Bittersweet is the moment when you perceive that the boy has become a man, the girl a woman, for then you see passageways that are closed forever. Those days of softness and pliability are gone. Ahead, there appears toil and disciplined hours that hopefully will insure security and comfort in all seasons, so that life can go on with moments, perhaps hours, of rest and sociability with family and friends. As a caretaker for the young, be they human or not, the letting-go as they walk away or as you drive away from the curb extracts a pain within that circulates around the thoughts: Have I done well enough by them? Do they have what it takes to survive? What could I have done different?
I trained Shiney (Shiners Fannin Pepto) in ground manners as much as I could while working and traveling at a full-time job. My life with horses began only eight-years ago when my parents died and I inherited two paint horses. I began to change when I worked horses. I gradually became more patient with my life in west Texas that had turned out quite different than I thought it would. I added another horse. I bought a fine-blooded mare (Sweet Hija) from King Ranch and from her issued two foals, Fanny and Shiney. The time came about three months ago to send Shiney to a professional horse trainer to fit for sale. When I sent Shiney to Jimmie Hardin’s in Aubrey, Texas, I had carried the colt as far as I could. Since I had only worked with mares or geldings since 2002, he was more than I could handle — or so I thought.
Jimmie Hardin and her crew, especially Peppy, her right-hand trainer, worked with Shiney to fit him for sale: standing, tying, leading, and running with the handler. Good manners. Midway in his training, I went up to see Shiney’s progress. I saw his development in many areas, but one behavior held my attention: when Shiney ran with Peppy in the corral, he held his head high and the two of them trotted in unison, turning this way and that way, Shiney showing his form and muscle and even excitement to run with a person. As I first saw them running, I wanted to run with my horse, my colt, that young thing I had blown my breath into his nostrils on his first day, a year ago, May 15, 2009.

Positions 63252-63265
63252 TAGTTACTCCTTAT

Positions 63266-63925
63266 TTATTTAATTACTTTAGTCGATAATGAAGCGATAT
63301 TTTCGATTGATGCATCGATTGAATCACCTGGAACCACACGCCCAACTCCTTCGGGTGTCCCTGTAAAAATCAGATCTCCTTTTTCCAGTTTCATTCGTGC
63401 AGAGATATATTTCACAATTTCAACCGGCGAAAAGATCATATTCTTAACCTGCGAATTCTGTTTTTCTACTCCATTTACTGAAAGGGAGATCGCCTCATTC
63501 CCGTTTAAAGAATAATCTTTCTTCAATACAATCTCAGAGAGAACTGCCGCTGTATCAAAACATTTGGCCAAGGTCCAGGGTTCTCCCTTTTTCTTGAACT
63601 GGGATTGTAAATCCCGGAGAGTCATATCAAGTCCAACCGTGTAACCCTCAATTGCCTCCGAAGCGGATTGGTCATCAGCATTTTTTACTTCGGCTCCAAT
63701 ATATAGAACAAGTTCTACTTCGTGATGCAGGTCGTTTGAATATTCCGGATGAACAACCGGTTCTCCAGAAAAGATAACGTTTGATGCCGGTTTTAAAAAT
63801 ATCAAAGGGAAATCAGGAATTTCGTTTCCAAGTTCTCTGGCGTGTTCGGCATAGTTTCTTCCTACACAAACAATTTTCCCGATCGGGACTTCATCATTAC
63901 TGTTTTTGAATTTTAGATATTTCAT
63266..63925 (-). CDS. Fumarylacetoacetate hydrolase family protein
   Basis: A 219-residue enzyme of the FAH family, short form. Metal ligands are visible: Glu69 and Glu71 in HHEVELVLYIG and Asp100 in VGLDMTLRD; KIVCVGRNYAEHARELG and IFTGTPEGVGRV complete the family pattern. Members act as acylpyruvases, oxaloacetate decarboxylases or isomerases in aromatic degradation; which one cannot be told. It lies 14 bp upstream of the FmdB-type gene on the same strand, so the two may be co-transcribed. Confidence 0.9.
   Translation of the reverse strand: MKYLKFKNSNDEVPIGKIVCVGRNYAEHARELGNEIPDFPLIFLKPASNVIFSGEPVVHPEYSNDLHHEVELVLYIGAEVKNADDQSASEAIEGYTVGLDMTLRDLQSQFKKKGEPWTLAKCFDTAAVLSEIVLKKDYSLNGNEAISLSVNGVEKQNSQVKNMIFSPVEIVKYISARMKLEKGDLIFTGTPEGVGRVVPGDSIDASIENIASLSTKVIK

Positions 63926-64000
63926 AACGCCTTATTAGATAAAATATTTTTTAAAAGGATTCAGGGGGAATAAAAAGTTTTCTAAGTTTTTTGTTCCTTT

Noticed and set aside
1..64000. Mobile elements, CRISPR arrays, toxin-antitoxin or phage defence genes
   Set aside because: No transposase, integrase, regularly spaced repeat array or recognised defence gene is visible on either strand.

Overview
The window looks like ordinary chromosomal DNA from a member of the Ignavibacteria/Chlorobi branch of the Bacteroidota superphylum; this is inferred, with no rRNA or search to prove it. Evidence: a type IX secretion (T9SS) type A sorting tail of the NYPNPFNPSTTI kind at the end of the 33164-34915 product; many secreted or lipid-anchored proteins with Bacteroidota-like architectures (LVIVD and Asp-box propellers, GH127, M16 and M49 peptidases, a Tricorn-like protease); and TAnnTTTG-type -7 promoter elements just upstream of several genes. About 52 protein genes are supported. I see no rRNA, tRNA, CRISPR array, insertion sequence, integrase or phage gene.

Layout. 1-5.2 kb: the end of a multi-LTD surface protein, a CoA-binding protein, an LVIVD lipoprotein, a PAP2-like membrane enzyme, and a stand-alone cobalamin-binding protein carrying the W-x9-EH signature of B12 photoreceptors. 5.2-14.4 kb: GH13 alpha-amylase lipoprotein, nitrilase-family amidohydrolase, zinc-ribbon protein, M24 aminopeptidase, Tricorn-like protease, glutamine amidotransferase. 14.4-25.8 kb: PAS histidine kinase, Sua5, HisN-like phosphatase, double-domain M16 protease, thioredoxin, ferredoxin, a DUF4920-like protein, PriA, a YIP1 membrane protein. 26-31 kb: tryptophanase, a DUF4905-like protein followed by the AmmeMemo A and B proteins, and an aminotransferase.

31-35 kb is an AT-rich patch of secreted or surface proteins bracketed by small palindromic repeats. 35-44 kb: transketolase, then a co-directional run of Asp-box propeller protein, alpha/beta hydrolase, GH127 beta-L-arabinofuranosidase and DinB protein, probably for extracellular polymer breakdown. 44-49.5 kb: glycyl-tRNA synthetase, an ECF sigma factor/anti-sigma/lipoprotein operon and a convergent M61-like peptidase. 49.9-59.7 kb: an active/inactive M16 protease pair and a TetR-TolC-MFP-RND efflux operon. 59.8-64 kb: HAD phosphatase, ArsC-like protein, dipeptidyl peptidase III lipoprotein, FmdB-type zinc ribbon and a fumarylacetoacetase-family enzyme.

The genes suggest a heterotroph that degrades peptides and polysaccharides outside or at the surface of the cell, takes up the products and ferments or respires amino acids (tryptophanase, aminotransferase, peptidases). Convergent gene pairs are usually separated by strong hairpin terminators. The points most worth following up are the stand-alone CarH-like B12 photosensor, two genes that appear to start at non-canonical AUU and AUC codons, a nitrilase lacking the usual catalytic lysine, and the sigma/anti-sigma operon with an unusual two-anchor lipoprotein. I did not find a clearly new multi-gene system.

Four days ago, Brenda and I picked up Shiney from the trainer. His mane was braided, coat sleek, and hair trimmed. All fit for sale in Shawnee, Oklahoma.
We unloaded Shiney after a four-hour trip and I walked him around the sale grounds. Then, I began to walk briskly, faster, and then broke into a trot. I held the stud chain close under his chin, neither tight nor loose, and Shiney picked up his pace and we both ran together. I turned and he turned with me. I stopped, he stopped. We ran again. There, it happened, a powerful creature, joining with a person.
As I walked back to Brenda, she was smiling so broadly: He is so beautiful. He holds his head so erect. He is gorgeous. You two looked so good together.
On sale day, I ran with Shiney three times. I didn’t have to. Once for buyers from Laredo and once for Steve Phipps of Springfield, Missouri, who purchased him. We did not even lead him through the sale ring. The price was right and Phipps was the one for Shiney.
The third time I ran with Shiney it was for me and him, alongside the barn and trailers, outside in the morning sun of Oklahoma. I never grew tired or weary with our runs. I was holding on to him for as long as I could and then I had to let him go.
I’ll never forget as long as I live that I once ran with a colt that was becoming a stallion. Bittersweet, to see him grow.